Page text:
By Robin Fornoff
CMI PROJECTS EDITOR
Smoke ‘em if you got ‘em.
On a 3-2 vote Tuesday, Curry County commissioners snuffed out an effort to ban electronic cigarettes from public and private buildings.
The vote followed a presentation from a 20-plus year smoker who said she’s been clean a month now, not touching tobacco thanks to her electronic conversion.
Rachael Harrell said no studies with credibility have shown vapors from e-cigs to be harmful to bystanders. She said while there may be trace amounts of nicotine, the vapor doesn’t present the documented dangers of second-hand smoke from tobacco.
Harrell said the e-cig is the longest she has been off tobacco. Instead of trying to punish smokers using the devices to kick the habit, “You should be saying, ‘Good for them.’”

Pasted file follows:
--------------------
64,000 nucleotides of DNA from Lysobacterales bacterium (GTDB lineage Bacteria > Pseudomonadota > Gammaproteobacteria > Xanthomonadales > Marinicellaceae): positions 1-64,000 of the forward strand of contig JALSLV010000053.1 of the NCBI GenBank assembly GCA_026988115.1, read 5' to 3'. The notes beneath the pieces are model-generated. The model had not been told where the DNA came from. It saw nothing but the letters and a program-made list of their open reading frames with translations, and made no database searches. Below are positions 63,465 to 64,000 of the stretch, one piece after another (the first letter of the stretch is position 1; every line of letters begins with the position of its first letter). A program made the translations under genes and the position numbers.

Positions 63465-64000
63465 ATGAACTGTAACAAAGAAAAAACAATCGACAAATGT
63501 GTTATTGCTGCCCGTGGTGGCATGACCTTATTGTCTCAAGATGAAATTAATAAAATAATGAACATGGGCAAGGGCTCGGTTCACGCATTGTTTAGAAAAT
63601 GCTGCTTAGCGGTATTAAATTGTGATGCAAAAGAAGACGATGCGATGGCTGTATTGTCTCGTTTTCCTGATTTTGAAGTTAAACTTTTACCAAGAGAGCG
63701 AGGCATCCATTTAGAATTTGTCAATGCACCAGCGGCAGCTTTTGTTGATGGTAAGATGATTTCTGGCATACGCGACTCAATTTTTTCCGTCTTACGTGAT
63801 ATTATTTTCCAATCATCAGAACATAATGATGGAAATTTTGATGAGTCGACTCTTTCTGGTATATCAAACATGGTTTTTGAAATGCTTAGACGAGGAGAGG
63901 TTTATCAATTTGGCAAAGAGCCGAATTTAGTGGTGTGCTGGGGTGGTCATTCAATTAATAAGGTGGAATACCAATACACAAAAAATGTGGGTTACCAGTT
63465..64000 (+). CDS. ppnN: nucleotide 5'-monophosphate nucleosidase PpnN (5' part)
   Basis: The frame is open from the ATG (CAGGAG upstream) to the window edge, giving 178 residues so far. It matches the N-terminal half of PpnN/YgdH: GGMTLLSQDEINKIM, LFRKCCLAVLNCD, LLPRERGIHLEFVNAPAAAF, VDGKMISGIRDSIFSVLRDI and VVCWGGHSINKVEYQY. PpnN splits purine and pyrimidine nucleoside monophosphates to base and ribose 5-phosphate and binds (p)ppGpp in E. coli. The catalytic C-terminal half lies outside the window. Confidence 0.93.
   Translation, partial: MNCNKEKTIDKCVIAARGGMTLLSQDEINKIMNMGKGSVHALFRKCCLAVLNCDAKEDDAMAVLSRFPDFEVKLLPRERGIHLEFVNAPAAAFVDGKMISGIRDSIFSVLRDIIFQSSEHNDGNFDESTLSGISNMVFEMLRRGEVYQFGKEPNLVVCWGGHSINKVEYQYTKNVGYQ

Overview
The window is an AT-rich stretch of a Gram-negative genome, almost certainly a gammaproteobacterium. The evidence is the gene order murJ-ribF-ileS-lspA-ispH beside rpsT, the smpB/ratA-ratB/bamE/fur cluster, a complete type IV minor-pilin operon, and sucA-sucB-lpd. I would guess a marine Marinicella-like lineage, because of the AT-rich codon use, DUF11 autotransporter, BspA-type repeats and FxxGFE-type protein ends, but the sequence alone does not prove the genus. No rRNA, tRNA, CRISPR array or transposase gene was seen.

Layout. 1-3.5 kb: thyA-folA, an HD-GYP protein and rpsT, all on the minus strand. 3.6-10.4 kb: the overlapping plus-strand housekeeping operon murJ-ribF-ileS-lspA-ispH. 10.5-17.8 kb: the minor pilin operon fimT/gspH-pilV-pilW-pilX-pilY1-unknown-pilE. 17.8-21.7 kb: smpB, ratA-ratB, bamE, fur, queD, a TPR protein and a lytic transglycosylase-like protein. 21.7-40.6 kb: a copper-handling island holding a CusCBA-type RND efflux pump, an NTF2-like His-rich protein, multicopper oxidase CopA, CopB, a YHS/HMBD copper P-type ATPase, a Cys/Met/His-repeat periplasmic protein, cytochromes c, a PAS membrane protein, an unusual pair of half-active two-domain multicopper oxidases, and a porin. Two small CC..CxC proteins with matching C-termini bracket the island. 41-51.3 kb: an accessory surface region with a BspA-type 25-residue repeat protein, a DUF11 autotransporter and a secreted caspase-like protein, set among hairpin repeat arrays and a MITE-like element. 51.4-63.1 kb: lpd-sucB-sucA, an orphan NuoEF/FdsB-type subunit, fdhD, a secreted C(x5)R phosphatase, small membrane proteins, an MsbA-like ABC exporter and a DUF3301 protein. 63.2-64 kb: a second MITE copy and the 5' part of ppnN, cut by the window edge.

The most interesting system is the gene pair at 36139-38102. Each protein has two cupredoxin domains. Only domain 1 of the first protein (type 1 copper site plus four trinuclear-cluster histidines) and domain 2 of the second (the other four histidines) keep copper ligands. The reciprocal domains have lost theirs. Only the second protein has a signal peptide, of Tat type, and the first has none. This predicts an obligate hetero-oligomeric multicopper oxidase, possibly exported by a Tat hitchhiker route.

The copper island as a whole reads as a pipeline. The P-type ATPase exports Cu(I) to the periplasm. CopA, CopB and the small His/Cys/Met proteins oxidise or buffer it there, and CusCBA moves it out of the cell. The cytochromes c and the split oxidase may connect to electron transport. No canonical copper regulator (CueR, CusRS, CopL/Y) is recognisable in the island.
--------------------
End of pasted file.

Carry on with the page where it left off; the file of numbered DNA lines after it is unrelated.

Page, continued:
Commissioner Tim Ashley said as a proponent of limited government, he couldn’t in good conscience vote for such an ordinance. He called it legislation for the sake of legislating.
Ashley also said he saw no reason why the county would want to stop or limit anyone, including county employees, trying to break a bad habit.
“If this is a tool…I certainly would like to give them an opportunity,” Ashley said.
Chairman Frank Blackburn, who voted with Commissioner Robert Sandoval in favor of the failed Clean Air ordinance, said he just didn’t like the idea of the public seeing county employees sitting at their desks with e-cigs in their mouths.
Commissioners Wendell Bostwick and Ben McDaniel said they have received many calls since law was proposed a month ago. McDaniel said some of the calls he has fielded were “from people who don’t smoke,” and none was in favor of such a ban.
“My phone’s been ringing on this issue,” said Bostwick. “I have not received one call on this issue that says this is a good idea.”
Ashley, Bostwick and McDaniel were the deciding votes to trash the proposed ban.